I insisted I had to bring something with me. She tried to convince me that the delivery would in fact be better. But I knew I couldn’t walk into the wake empty-handed.

Ok then, I told her after thinking for a moment or two, just give me one white rose. Yes, that would be perfect, just one white rose. Wrapped in paper. And the half-dozen can come later.

Tears filled my mother’s eyes when I walked into the funeral home, holding what could only have been a wrapped flower. You brought it, she said. You brought one white rose, didn’t you?

Aunt Lillian, you see, had told my mother she would send her one white rose. And I hand-delivered it for her.

Time stands still… just for an instant… in moments like this.

My mother, at Middle Cove Beach in Newfoundland, circa 1999.

This was the context that caused me to ask my mother, on what we both knew would be her last morning, if she would send me a sign. Speaking was torture for her, and I regretted not having had the courage to ask her this question at some earlier point. But I leaned over her hospital bedside anyway and asked whether there was a sign I should look for… a sign like the one Aunt Lillian had sent her… one that would let me know she was with my father and all was fine.

She moved one hand to pull the oxygen mask aside, then raised the other hand towards me, her index finger pointing forward.

One red rose…  a pause, her voice like gravel… and one white.

One red rose, and one white? I asked, wanting to be sure.

One red rose, and one white. A nod. My hand and hers, returning the oxygen mask to her face.

Lillian’s white rose, my father’s red rose. Together they would be my mother’s sign.

I told my aunts who were gathered at the hospital that my mother had told me what to look for. But I wouldn’t tell them what it was until after I’d seen it.

Such was the backdrop against which Peter and I arrived at the funeral home before anyone else that day, entered the room and moved to stand beside her casket. I wasn’t even thinking of flowers or signs, though. I needed to see her to make sure everything was as we had asked.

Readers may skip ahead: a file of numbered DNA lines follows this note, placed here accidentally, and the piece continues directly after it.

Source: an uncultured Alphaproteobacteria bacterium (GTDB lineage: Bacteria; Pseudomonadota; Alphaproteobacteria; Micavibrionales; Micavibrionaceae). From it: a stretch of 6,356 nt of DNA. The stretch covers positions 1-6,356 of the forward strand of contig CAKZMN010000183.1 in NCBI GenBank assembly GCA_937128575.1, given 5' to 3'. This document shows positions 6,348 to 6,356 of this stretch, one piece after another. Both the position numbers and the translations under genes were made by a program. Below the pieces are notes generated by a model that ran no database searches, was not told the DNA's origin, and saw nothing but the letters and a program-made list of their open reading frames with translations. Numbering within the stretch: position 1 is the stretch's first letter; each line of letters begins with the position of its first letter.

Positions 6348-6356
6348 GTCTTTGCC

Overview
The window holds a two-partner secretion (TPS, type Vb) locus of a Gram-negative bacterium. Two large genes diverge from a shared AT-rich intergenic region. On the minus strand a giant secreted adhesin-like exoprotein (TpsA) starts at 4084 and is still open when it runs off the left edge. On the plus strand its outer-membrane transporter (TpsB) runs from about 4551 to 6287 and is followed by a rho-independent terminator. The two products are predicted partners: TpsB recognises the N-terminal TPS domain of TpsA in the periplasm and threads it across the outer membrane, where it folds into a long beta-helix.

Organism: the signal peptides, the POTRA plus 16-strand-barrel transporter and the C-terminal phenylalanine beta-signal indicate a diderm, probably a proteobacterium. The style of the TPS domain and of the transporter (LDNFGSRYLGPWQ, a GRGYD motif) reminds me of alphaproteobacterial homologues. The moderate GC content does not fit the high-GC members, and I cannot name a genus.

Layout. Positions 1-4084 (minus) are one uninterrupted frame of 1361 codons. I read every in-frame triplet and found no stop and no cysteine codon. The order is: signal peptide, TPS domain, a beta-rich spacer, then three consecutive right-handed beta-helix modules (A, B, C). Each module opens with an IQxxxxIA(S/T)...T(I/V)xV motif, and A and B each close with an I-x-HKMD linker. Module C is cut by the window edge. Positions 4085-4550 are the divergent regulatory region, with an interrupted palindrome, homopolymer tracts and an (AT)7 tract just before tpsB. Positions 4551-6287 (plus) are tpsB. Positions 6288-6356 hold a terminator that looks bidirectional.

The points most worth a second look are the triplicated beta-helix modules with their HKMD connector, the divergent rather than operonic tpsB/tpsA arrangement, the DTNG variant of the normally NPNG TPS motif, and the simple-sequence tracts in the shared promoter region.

She lay there, the mother of my memory, in nurse’s uniform and cape. She had wanted her nurse’s cap, with the black band that marked her as a registered nurse, with her in the casket but not on her head. They had affixed it to her head, leaving us with the decision as to whether or not we should risk removing it and messing the carefully arranged hair, or leave it in place. But she wanted it off, so we took it off… relieved that only slight adjustments were required to ensure her hair was as it should be.

It strikes me as odd, in retrospect, but as important as the flowers on my father’s casket had been some 12 years before, I no longer even recall the ones that adorned my mother’s. But perhaps that is partly because the room was overflowing with flowers. There were so many, in fact, that they had to open the neighboring room to accommodate them.

I turned my back on my mother for a moment and moved away to look at them. Lilies, carnations, other flowers I don’t recall. And in the midst of them all, one single red rose, and one white.

There was a physical jolt in that instant –– part joy, part agony. Profound. Intense.

That’s her sign, I told Peter between the tears that had already started to fall. It’s what she told me to look for.

Remember, I will be with you always, she told me before she died.

And afterwards, she sent me roses, via our dear friend Esther.

Which was in itself profoundly significant. But that’s a story that will wait for another time.